Bea Gaddy Marylander of the Year

December 31, 1992

In hard times, Bea Gaddy is Baltimore's growth industry. Each year she feeds more people, shelters more, redistributes more furniture, fixes more homes, counsels more people and in indefinable ways helps more neighbors live in dignity than she did the year before. Bea Gaddy is our Marylander of the Year. She is honored as a representative of all who work to relieve the pain of poverty, but also for her absolutely unique accomplishments.

The little row house at 140 N. Collington Ave., which began as home, is the Patterson Park Emergency Food Center, nerve center of the Bea Gaddy conglomerate. On any day, a stream of people calls at the front door, bearing food, dollars, energy, time, devotion. From the alley in back a larger stream shows up under the plywood roof covering a table and bench. These are the homeless and hungry, and like the volunteers are black and white, young and old, male and female. They are fed.

In what was the house's parlor -- walls covered with testimonials, paper notes stuck everywhere to tell who is supposed to do what, the volunteers coming and going, supplicants mingling -- Miss Bea, as she is called, directs operations. Stuff is stored all over the house, even the basement where she sleeps. Upstairs is a woman in the advanced stages of AIDS, for whose children Miss Bea is trying to find a future.

Perhaps 300 will show up for food. Another 200 meals will be delivered. A few blocks away at 425 N. Chester St., in Bea Gaddy's Women and Children Shelter, are 13 women, 10 children and one man. (Miss Bea was not going to split that family.) Nearby is another house with two mentally retarded residents. She has a truck and a little pick-up.

A space at Mondawmin Mall and two storage places hold donated furniture that her people repair and give away. Volunteers have renovated four houses and are working on a fifth, with sweat equity, to teach building skills and provide homes. Other activities are drug counseling, tenant counseling, health care, a lead paint program. The computer that keeps track is in Bea Gaddy's head.

Miss Bea is the kind of person she helps. She has been homeless in New York's Port Authority Bus Terminal, jobless and hopeless in Baltimore, rooting in garbage cans to feed five children. The help she desperately wanted then, she provides today. Others preach the Golden Rule; Bea Gaddy lives it. By the late 1970s, Miss Bea was on her feet but a mere neighborhood eccentric, begging from grocery stores to feed the hungry around Patterson Park. President Reagan made her career.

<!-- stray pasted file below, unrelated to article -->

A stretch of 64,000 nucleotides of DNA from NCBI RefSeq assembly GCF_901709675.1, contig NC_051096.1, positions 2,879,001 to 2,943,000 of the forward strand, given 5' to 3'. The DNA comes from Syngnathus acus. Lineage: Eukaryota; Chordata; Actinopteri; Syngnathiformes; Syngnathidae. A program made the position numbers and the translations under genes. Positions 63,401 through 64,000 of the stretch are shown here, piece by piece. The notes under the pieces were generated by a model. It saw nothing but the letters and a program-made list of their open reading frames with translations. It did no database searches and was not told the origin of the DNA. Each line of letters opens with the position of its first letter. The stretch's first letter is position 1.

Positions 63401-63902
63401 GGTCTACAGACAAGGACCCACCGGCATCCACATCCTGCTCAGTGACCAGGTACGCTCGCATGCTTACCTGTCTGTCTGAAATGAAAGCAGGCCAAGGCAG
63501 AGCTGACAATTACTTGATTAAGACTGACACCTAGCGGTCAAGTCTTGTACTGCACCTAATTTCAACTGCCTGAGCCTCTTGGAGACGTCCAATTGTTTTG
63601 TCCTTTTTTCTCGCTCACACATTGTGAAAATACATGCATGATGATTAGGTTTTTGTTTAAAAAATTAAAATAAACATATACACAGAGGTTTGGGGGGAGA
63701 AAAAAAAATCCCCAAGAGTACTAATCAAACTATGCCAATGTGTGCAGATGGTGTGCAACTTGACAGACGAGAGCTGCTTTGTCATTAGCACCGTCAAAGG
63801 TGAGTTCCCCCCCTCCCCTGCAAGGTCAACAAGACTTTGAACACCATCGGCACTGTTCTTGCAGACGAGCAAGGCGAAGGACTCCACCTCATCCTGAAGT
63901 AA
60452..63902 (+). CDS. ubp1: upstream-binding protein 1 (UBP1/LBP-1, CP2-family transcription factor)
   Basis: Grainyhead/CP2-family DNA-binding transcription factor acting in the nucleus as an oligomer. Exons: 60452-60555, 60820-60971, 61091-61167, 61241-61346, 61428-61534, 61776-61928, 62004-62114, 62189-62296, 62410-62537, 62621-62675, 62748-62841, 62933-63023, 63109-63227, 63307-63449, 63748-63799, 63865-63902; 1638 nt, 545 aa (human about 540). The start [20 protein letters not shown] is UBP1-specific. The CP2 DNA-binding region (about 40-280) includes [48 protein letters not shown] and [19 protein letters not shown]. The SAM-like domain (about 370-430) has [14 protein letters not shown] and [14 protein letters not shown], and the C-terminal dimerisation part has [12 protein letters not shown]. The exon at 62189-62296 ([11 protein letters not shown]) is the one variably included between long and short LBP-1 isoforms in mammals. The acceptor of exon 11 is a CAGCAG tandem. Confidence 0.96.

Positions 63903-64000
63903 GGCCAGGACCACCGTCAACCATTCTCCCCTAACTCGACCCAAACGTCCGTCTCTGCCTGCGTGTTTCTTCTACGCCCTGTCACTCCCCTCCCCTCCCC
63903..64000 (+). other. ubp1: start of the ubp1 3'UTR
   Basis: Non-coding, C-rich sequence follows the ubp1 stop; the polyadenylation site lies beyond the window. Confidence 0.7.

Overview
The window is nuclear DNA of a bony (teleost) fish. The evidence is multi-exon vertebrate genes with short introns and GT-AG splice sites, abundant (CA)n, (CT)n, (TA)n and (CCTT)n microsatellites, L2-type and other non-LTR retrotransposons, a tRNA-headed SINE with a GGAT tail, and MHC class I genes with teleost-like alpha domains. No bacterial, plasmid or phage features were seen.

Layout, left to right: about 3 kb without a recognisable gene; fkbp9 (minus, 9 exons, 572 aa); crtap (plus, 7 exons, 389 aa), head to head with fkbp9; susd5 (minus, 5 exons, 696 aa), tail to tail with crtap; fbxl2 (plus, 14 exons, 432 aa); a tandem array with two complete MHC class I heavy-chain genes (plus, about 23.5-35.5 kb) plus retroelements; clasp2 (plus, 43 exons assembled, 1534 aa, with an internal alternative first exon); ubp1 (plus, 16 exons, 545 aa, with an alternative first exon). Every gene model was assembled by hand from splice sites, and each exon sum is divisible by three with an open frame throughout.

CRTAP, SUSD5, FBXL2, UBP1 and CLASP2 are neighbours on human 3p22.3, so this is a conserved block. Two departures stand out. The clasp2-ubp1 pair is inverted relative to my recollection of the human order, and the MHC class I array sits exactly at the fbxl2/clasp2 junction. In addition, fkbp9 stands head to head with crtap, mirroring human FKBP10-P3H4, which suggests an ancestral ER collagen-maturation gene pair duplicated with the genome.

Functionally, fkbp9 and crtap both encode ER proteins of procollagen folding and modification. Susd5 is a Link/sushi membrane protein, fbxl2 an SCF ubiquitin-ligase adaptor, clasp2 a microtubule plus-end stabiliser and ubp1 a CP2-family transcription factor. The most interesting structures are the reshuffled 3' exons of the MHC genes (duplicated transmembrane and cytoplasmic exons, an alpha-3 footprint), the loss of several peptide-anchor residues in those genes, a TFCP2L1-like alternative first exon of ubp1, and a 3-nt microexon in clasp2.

On Oct. 1, 1981, "the day of the Reagan cuts" in welfare, food stamps and housing, the Patterson Park Emergency Food Center began operations. She kept inviting people for Thanksgiving, with nothing to feed them. She had faith something would turn up. It was 50 cents. She bet it on the lottery, won $290 and gave a Thanksgiving dinner for 39. Each Thanksgiving since, more people have come. This year, 23,467 turned up at a tent at Dunbar High School. Big firms provided the goods, jail inmates roasted the turkeys, churches and

synagogues provided servers. The nation applauded.

This short, slight woman for all seasons, who will turn 60 on Feb. 20, is a wonderful mixture: Bag lady, beggar, executive of commanding presence, lucid spokesman, idealist, mistress of detail, motivator supreme. Her genius is making people want to help. Businesses provide aid, including lawyers and accountants, even a Washington public relations man, to make things work.

Not everything does. Last year, Miss Bea wanted to become a City Council member, for the poor. She had a chance, was redistricted from First to Second District, and barely lost. That over, she is charging ahead in the Bea Gaddy business.

A prospective donor is said to be in the wings to underwrite a large center, which Miss Bea covets to consolidate operations if the right building can be found. The idea is to create a Bea Gaddy Foundation as umbrella for all activities.

These are some of the hopes for the new year. The Bea Gaddy industry is still thriving. It will until someone can reduce the number of homeless and hungry. Meanwhile, if anyone wants to help, the phone number is 563-2749.

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